In this work, spark plasma sintering is used to mold non conventional chalcogenide glasses of high refractive index at low temperature (<400°C). This equipment, usually used for sintering refractory materials, is presented as efficient for both densification and high precision molding of IR transparent bulks and lenses of telluride glasses. Thermo-mechanical and optical characteristics of the selected Ge25Se10Te65 glass composition were investigated showing a refractive index of 3,12@10 µm and with however a limited resistance to crystallization. Mechanical milling of raw Ge, Se, Te elements leads to a major amorphous phase with the formation of a small proportion of GeTe crystals. Remaining GeTe crystals induce a fast crystallization rate during the sintering process leading to the opacity of the material. SPS flash moldings were then performed using melt quenched glass powders to produce complex lenses. It has been found that the critical parameter to reach optimal IR transparency is mainly the powder granulometry, which should be superior to 100 µm to prevent from MIE scatterings. The possibility of producing high refractive index infrared lenses has been demonstrated even with unstable glasses against crystallization.
© 2021 Optical Society of America under the terms of the OSA Open Access Publishing Agreement
The chalcogenide glasses are known to be an important class of advanced functional material for various applications in the photonic field: thermal imaging [1–4], biomedical sensors [5–7], solid state batteries … Since several decades, this family of glass represents a cost effective alternative to single-crystalline germanium or polycrystalline ZnSe for IR optics. The commercial demand for low cost thermal cameras is still growing and has exploded in 2020 due to the worldwide pandemic . Thus, even if they present weaker mechanical properties, some low-cost glass compositions free of germanium such as As2Se3 attract a growing interest. However the final cost of IR optics, especially small-size optics, is mainly governed by the synthesis and processing instead of raw materials. In fact, glass ingots of big diameter (about 20cm) are produced in high volume and discs are obtained by first coring and then cutting. In the next step, glass slices are molded above Tg to final shape for making high precision IR optics. The coring process could induce a material loss higher than 30%, which can only partially be reused as starting materials. In this context, developing a process that allows for making a near-shape or even finished IR optics by using residual glass may be of high interest. Our study is dedicated to a promising novel glass with the optimized composition of Ge25Se10Te65. The optical and thermo-mechanical properties of this novel glass which present a high refractive index (n>3) will be characterized, highlighting its ability to be used as IR lenses materials for low-cost, large field of view and compact IR systems. In the case of complex objectives (three lens systems, zoom etc …) the lenses of high refractive index could have higher optical power and be lighter.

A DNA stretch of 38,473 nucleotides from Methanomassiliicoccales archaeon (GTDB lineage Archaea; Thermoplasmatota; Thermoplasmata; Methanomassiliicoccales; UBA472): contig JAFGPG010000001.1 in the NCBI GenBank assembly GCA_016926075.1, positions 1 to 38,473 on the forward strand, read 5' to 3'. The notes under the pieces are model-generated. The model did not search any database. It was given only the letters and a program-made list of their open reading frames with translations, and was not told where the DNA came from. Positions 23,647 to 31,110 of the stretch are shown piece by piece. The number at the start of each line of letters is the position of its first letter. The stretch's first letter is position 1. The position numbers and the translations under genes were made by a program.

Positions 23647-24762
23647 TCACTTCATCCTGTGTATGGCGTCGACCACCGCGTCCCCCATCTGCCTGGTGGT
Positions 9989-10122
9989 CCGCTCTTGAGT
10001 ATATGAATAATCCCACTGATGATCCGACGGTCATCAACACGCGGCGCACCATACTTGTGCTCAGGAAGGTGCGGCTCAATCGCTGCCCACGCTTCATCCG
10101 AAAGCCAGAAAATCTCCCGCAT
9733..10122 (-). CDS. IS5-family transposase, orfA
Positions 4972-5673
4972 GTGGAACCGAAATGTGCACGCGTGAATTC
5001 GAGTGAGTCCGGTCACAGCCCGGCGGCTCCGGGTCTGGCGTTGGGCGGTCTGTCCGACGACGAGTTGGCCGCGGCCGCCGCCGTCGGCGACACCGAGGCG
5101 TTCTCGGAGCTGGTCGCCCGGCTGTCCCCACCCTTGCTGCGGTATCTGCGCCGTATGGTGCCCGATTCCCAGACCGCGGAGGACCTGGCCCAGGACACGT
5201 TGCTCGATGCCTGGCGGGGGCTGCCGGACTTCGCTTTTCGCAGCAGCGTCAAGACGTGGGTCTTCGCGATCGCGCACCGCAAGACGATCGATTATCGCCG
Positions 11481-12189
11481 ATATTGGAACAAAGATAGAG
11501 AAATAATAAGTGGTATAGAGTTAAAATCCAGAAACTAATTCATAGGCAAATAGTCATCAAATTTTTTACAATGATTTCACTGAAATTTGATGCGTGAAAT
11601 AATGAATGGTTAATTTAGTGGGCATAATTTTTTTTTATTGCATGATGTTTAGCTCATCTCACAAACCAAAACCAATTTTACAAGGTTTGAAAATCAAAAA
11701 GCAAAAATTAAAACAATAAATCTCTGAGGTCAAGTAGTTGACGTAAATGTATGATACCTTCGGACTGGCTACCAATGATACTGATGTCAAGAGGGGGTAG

2. Experimental details
Bulk glass slices of Ge25Se10Te65 glass composition were prepared by the classical melt-quenching method in silica tubes. Raw materials (Ge, Se, Te) of 5N purity were melted at 750°C for 12 h in a silica ampoule placed under vacuum before being quenched in water and annealed 10°C below Tg to relax mechanical constrains. Obtained glass rods were cut into slices of different thicknesses that were polished on both sides for optical and mechanical measurements. The transmission of melt quenched samples serve as a reference.
In parallel, Mechanical milling was performed with a Restsch Planetary ball mill PM100. Raw materials (Ge,Se,Te) of 5N purity were put in a 125 mL WC bowl with 6 WC balls of a diameter of 20 mm. A ball:powder mass ratio of 18.75:1 was used. Rotations at 400 rpm for 3 min and 3 min pauses were alternated for several hours. Obtained powders were characterized by DRX and DSC.
Near-shape sintered chalcogenide glasses were prepared by introducing a calculated amount of glass powder into a die of adequate diameter. Preliminary experiments of densification of the GeSeTe glass composition were performed on FCT group (model HPD10) SPS to obtain blanks (parallel and flat slices). 1.5 g of powder obtained by mechanical milling or by hand-grinding from melt-quenched glasses were heated up to 230°C (40°C above Tg) under a pressure of 63 MPa (5kN) for 3 minutes under vacuum (10−2Pa). Dies of 10 mm diameter, protected by an inner foil of papyex and aluminum were used. Aluminum blocks were added on the piston as a carbon diffuser barrier.
Glass density was measured on an average of 5 measurements using the Archimedes method by submerging samples in water. Hardness and toughness were determined using a Vickers microindenter MATZUZAWA on an average of 12 measures, with a charge of 100 g for 5s. Young’s modulus, shear modulus and Poisson’s ratio was obtained by measuring the ultrasound propagation speed in the glass.